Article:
At the beginning of the 1980s, research indicated that perhaps there was an element of the environment that might be culpable in the onset of Parkinson’s. One of the reasons for Huang’s remarks before her Farm Bureau audience was a broad-spectrum herbicide called Paraquat. Online research shows that in 2011, a U.S. National Institutes of Health study showed a link between paraquat use and Parkinson’s disease in farm workers. A co-author of the paper said that paraquat increases production of certain oxygen derivatives that may harm cellular structures, and that people who used paraquat, or other pesticides with a similar mechanism of action, were more likely to develop the disease. An agricultural map showed that paraquat was widely disseminated on the east coast, including Hershey, and in the Midwest. Paraquat has been used to induce Parkinson’s-like pathology in animals, yet animal research has been challenged as being irrelevant to humans. Chronic low-level paraquat exposure leads to changes in the brain similar to those seen in PD. The slightest deviation was bound to show up. Welding-related metal fumes have also been found in some brain disorders similar to PD.
Combing through Fox’s films beginning with his stint as a childhood actor, Huang and her team studied his movements from early on. Though Fox was diagnosed much later than his childhood years, Huang felt it offered a sound hypothesis. Particular attention was paid to Fox’s arm swing. “After he made Back to the Future, parts one, two and three,” Huang said, “he seemed to get tired more and more. But he was diagnosed after he made Doc Hollywood. After the movie’s premiere, Fox had settled down to relax, and wondered why butterflies were fluttering nearby and causing some annoyance. There were no butterflies. Six months later he was officially diagnosed at the age of 29.”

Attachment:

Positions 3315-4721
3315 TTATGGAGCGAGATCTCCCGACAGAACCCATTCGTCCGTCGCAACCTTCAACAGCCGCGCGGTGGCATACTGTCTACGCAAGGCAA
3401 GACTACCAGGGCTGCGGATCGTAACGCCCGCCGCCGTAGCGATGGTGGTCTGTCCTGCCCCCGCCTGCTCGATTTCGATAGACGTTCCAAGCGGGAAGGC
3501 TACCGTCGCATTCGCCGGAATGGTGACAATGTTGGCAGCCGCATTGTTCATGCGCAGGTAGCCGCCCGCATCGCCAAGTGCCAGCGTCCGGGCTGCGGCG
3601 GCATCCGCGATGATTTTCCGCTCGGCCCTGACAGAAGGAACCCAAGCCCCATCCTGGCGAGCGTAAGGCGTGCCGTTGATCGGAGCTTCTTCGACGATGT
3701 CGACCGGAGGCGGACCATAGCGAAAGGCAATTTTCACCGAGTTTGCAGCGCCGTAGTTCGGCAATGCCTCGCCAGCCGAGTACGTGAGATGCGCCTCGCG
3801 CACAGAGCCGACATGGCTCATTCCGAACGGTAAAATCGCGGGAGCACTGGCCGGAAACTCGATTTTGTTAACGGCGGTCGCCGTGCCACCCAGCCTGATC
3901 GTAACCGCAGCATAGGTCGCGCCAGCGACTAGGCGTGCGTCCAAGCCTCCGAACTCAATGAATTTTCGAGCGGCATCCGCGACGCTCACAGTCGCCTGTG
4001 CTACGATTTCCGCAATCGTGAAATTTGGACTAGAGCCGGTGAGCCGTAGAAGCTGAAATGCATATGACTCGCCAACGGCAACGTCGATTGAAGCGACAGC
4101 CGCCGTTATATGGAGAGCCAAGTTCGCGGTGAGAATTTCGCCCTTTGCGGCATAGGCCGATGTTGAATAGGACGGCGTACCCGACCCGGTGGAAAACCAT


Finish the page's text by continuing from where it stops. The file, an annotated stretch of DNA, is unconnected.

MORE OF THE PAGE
Huang had studied the actor’s movies from 10 years before diagnosis, and showed her audience evidentiary clips illustrating her points. “He had tremors on his left side first,” she said. “Two years later, and eight years before diagnosis, there was a change in the arm swing.” It was barely noticeable. “The right arm swings freely,” she says. “In Back to the Future, he is 22 or 23 years old. He moves like an old man, an 80 year old man.”
She asked the audience to also study the other actors in those video clips to serve as a contrast. There was a cart in one scene that runs into Fox. “See the right arm swing? The left arm didn’t do anything. It just dragged.” Huang said such studies give rise to hope that there is opportunity to detect Parkinson’s a little earlier.
The Michael J. Fox Foundation for Parkinson’s Research this past July urged the Environmental Protection Agency not to re-register paraquat, saying, “On behalf of the Unified Parkinson’s Advocacy Council, we write to express our concern with paraquat dichloride, which is shown to increase risk of Parkinson’s disease (PD). We ask the Environmental Protection Agency (EPA) to deny the re-registration of this herbicide based on strong evidence of paraquat’s harm to human health. …The EPA recently introduced policies to protect people who work with paraquat from exposure to the herbicide, including restricting its use to certified individuals and requiring them to participate in additional training. While we support these mitigations, several epidemiologic studies have associated Parkinson’s disease with rural living, well water exposure and farming. Studies also indicate that exposure to paraquat, either directly or through air or clothing-borne herbicide drift, markedly increases risk of developing Parkinson’s. Restricting the use of the chemical to those with a license is therefore insufficient to protect all people.”